What you need to know about prostate health

Let’s face it: talking about men’s health, especially prostate health, can be uncomfortable. It’s a sensitive topic about a sensitive part of the body. But avoiding this important conversation can have consequences. Finding issues early increases your treatment options and can even save your life.

What does the prostate do?

The prostate is part of the male reproductive system. A walnut-sized gland located below the bladder and in front of the rectum, it surrounds the tube that empties the bladder. Its primary job is to make seminal fluid, the fluid that carries sperm.

What kind of problems can arise?

It’s natural for the prostate to grow larger with age. If it gets too large, it may press on the bladder and increase your need to pee and cause other problems with urinating. This condition is called benign prostatic hyperplasia (BPH).

Prostate cancer is another common problem. Like BPH, prostate cancer can cause painful, weak, and frequent urination. Other symptoms of prostate cancer include painful ejaculation, pain in the back, hips, or pelvis, and blood in the urine or semen.

How are prostate issues diagnosed?

Your provider may recommend a prostate specific antigen (PSA) test to detect prostate issues. Prostate cancer can cause elevated PSA levels, but levels may be high for other reasons. If PSA levels are elevated, your provider may recommend other kinds of tests to determine the cause.

The American Urology Association recommends baseline screening beginning at age 45. African American men, those who have a family history of prostate cancer, and others at high risk should start screening at age 40. Your healthcare provider can discuss the pros and cons with you and help you make an informed decision.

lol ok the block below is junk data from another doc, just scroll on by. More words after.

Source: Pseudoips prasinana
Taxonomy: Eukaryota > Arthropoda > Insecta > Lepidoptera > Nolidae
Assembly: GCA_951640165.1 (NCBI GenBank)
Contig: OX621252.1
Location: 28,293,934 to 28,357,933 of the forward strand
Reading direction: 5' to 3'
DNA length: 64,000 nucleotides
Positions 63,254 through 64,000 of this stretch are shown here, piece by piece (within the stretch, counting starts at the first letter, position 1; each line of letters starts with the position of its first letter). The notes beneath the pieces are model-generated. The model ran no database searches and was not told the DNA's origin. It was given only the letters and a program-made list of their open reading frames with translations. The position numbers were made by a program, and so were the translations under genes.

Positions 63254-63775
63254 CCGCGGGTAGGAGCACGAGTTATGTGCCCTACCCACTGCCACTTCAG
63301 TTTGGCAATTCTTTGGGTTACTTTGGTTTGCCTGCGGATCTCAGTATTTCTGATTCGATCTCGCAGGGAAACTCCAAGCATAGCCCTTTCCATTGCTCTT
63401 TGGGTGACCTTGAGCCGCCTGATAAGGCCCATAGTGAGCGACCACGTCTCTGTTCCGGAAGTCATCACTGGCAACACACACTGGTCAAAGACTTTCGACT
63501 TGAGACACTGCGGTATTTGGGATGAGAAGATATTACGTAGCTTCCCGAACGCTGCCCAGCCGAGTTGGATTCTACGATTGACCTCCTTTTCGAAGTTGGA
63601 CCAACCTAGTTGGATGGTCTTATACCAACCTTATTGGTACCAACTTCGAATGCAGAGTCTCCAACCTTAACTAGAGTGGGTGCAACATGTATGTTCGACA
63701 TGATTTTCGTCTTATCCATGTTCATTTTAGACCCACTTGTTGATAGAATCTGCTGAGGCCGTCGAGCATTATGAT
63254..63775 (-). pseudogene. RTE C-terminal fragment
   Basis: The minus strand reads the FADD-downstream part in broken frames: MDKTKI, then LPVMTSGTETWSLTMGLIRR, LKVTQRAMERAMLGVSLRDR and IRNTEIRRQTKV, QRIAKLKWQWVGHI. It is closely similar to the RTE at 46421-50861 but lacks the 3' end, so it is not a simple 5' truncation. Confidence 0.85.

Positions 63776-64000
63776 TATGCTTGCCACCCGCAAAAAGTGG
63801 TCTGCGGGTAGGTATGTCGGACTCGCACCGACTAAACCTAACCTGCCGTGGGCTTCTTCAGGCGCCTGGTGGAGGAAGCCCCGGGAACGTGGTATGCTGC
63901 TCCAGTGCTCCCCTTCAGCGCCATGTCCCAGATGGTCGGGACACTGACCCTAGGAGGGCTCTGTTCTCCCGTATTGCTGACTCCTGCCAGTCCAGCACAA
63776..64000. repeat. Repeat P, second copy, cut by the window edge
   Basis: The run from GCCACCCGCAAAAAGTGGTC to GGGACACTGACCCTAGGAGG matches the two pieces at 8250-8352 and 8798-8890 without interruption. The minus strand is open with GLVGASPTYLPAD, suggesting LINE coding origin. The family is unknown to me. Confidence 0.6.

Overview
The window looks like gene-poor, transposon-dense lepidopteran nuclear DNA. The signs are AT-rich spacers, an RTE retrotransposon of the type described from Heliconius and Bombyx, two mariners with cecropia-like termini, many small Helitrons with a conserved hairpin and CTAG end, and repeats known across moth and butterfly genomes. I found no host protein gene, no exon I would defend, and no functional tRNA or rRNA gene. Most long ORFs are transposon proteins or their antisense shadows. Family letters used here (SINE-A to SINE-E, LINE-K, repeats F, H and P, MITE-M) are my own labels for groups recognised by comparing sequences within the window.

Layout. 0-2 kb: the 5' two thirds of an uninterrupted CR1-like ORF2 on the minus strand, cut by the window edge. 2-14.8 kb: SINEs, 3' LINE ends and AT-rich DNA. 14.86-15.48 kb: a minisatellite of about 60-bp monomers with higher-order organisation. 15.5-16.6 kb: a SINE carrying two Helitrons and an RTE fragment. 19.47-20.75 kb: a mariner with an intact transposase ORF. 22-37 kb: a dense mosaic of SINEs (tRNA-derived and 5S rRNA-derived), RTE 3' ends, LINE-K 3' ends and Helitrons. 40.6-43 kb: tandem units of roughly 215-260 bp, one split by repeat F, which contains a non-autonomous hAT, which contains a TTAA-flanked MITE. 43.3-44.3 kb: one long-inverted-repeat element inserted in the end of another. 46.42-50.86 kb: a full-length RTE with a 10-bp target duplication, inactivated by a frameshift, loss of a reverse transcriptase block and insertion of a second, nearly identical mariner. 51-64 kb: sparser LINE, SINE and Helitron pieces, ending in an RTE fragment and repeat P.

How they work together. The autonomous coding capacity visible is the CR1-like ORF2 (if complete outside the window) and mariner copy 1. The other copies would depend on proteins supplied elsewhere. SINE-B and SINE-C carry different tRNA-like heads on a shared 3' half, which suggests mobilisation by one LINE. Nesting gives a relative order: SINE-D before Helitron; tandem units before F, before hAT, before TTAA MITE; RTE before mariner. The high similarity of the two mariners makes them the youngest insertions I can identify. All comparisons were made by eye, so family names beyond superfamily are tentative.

What happens if problems are found?

Your primary care provider will refer you to a urologist if BPH or prostate cancer is suspected. Treatment for BPH may include medication and lifestyle changes, laser therapy, or minimally-invasive surgery. Prostate cancer treatment may include hormone therapy, surgery, radiation therapy, or “watchful waiting” if the cancer appears to be slow-growing and is not causing problems. Highly effective options are available, especially when problems are caught early.

Let’s have the conversation

While opening up about your health can be difficult, have the discussion with your primary care provider at your next appointment. Screening is important because about half of men who have prostate cancer will not experience symptoms. Detecting prostate problems early when they are most treatable can extend your quality of life. That means more time up to camp, more hugs from the grandkids, and more chances to cook that perfect steak on the grill.

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